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YOGA BASED ISOMETRIC RELAXATION VERSUS SUPINE REST: A STUDY OF OXYGEN CONSUMPTION, BREATH RATE AND VOLUME AND AUTONOMIC MEASURES R.P.

Vempati and Shirley Telles.
Vivekananda Kendra Yoga Research Foundation, Bangalaore, India.

Forty male volunteers with ages ranging from 16 to 46 yrs ware studied in two sessions, yoga based isometric relaxation technique (IRT) and supine rest (SR). Assessments of autonomic parameters were made in 15 subjects, before and after the practices, whereas oxygen consumption, breath rate and breath volume were recorded in 25 subjects, before and after IRT and SR. A significant decrease in breath rate after IRT and in linger Plethysmogram was recorded after SR. The results suggest possibilities for IRT in reducing some physiological signs of anxiety.

  
INTRODUCTION

Various conventional as well as non-pharmacological methods of relaxation, including autogenic muscle relaxation are becoming popular for reduction of stress (De Berry, Davis & Reinhard, 1939). Traditional yoga texts say that it may also sometimes be desirable to activate the mind (Chinmayananda, 1984): "In a state of oblivion awaken the mind again; when agitated, pacify it; in between understand that the mind is full of potency. If the mind has reached the state of perfect equilibrium then do not disturb it again" (p. 275). For most persons routinely, the mental state is neither in a "state of oblivion" nor is it "agitated", but is somewhere between these extremes, and hence a combination of "awakening" and "pacifying" measures may be better suited, to reach a state of equilibrium. Once the mind is out of vikshipta (a state of unsteadiness), then the equanimity will set in. To shatter the "Laya" (a state of oblivion) and pacify the vikshipta, a combination of stimulation and relaxation may be a better measure.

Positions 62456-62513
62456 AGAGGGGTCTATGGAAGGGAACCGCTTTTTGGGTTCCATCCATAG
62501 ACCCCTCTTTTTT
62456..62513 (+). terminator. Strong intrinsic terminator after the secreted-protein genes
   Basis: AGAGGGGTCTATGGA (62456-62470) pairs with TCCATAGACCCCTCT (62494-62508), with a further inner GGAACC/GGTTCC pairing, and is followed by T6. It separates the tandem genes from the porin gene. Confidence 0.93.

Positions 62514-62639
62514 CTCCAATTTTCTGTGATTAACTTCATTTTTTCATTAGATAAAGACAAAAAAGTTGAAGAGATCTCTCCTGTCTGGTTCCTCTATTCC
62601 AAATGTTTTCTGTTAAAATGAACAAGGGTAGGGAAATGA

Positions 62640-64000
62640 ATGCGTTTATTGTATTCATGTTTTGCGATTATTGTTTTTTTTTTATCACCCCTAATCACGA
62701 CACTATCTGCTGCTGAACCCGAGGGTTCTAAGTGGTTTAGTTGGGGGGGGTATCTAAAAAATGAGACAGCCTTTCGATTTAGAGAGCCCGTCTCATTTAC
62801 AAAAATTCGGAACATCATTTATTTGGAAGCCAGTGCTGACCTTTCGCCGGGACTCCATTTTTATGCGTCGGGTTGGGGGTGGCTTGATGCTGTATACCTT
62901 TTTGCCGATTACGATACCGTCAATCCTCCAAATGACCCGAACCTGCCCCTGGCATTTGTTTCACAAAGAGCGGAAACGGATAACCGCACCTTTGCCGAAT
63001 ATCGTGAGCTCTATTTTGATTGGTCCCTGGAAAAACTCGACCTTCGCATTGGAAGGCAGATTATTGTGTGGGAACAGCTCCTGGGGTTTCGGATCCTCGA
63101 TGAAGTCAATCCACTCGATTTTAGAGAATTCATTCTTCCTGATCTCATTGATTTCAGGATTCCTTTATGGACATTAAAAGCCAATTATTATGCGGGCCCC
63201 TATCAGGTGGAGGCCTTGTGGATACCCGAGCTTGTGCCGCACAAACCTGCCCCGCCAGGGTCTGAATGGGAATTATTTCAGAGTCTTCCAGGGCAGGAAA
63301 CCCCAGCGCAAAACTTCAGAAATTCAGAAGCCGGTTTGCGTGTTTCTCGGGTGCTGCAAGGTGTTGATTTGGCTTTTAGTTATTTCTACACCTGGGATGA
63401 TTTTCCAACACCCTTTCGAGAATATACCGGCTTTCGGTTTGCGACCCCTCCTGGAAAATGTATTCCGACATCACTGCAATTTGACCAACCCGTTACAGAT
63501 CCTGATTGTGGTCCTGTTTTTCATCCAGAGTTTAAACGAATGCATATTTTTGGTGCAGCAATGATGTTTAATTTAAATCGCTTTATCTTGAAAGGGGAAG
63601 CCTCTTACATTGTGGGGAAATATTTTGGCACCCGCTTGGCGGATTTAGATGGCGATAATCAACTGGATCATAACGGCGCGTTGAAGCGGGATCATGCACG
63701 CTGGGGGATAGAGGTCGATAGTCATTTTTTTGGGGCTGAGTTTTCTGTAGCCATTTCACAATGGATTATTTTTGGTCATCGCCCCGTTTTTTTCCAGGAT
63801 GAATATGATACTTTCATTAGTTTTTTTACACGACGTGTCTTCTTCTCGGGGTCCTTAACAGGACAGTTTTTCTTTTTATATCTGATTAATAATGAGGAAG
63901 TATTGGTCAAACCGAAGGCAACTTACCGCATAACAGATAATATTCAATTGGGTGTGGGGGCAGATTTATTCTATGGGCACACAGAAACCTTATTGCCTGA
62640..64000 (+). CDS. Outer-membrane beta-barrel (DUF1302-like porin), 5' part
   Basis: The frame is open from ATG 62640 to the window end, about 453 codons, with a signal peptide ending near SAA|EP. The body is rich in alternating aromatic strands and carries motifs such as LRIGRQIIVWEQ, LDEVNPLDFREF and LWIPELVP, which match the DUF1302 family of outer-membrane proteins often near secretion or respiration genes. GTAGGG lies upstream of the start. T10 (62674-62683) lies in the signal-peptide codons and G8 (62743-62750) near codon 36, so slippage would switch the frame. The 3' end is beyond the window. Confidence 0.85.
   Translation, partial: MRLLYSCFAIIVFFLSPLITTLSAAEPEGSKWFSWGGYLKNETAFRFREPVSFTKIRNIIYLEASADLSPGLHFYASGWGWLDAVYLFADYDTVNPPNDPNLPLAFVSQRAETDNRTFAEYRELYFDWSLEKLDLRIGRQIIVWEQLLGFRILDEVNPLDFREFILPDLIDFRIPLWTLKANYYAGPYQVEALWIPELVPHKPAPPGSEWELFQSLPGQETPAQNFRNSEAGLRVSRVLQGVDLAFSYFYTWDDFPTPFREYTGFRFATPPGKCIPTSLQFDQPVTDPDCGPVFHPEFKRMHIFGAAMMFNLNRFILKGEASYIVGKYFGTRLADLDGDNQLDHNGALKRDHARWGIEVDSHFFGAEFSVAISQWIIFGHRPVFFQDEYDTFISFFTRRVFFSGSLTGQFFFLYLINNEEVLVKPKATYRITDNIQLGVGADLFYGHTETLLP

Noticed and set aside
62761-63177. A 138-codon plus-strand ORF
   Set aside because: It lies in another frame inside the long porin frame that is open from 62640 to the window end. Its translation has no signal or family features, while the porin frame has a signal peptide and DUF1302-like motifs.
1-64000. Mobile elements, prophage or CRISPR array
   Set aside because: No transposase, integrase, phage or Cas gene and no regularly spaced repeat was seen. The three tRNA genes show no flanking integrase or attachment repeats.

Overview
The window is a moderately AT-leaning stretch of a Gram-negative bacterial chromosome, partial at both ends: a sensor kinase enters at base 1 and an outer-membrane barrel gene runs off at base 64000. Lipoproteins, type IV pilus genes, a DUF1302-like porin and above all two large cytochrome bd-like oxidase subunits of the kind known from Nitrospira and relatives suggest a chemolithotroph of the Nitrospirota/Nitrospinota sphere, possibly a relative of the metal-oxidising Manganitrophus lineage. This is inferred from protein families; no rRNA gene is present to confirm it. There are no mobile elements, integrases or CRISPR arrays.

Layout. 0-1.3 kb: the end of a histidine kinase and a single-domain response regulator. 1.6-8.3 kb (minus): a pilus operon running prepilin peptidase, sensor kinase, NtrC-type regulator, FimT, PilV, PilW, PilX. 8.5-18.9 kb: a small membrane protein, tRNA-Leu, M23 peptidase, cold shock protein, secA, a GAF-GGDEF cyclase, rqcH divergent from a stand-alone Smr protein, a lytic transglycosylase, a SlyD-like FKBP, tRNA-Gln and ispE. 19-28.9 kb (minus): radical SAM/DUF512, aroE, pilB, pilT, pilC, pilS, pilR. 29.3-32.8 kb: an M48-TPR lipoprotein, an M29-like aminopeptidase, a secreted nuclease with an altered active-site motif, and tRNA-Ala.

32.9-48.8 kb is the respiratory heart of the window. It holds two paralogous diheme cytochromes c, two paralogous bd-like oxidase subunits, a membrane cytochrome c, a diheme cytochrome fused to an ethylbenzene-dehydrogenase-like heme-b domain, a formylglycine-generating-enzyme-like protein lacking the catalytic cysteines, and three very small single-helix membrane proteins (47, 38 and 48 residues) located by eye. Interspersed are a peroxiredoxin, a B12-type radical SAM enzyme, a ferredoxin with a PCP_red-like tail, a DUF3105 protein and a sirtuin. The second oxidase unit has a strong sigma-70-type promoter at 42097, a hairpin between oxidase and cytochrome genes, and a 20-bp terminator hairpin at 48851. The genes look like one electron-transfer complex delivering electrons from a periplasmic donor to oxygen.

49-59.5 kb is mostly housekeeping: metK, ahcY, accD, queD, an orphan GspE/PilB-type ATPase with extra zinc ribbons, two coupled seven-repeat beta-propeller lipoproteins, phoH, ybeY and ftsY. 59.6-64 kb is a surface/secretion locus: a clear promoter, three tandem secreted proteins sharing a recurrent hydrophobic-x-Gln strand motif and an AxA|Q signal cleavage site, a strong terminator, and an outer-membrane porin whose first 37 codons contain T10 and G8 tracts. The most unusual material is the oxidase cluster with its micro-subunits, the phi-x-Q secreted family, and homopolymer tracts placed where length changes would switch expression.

Isometric squeeze relaxation (a variant of progressive relaxation) may be more appropriate for individuals who have difficulty focusing, while meditation may be better suited to those who already possess well-developed relaxation skills at the trait level (Weinstein & Smith, 1992). It is important that the appropriate relaxation technique is used, as people with mental illness may experience an exacerbation of their symptoms with the injudicious use of relaxation techniques that use imagery (Harding, 1996). There are some relaxation methods, which can be carried out as a simple technique "on the spot" like the intervention in the present study (Payne, 1 995).

The objective of the present investigation was to evaluate the efficacy of yoga based isometric relaxation technique (a variant of conventional technique), with external instructions to reduce psychophysiological arousal. This is basically a combination of isometric contractions of all Muscle groups followed by relaxation with breath awareness (Isometric relaxation technique, IRT). For comparison. assessments were also made following supine rest (SR).
 

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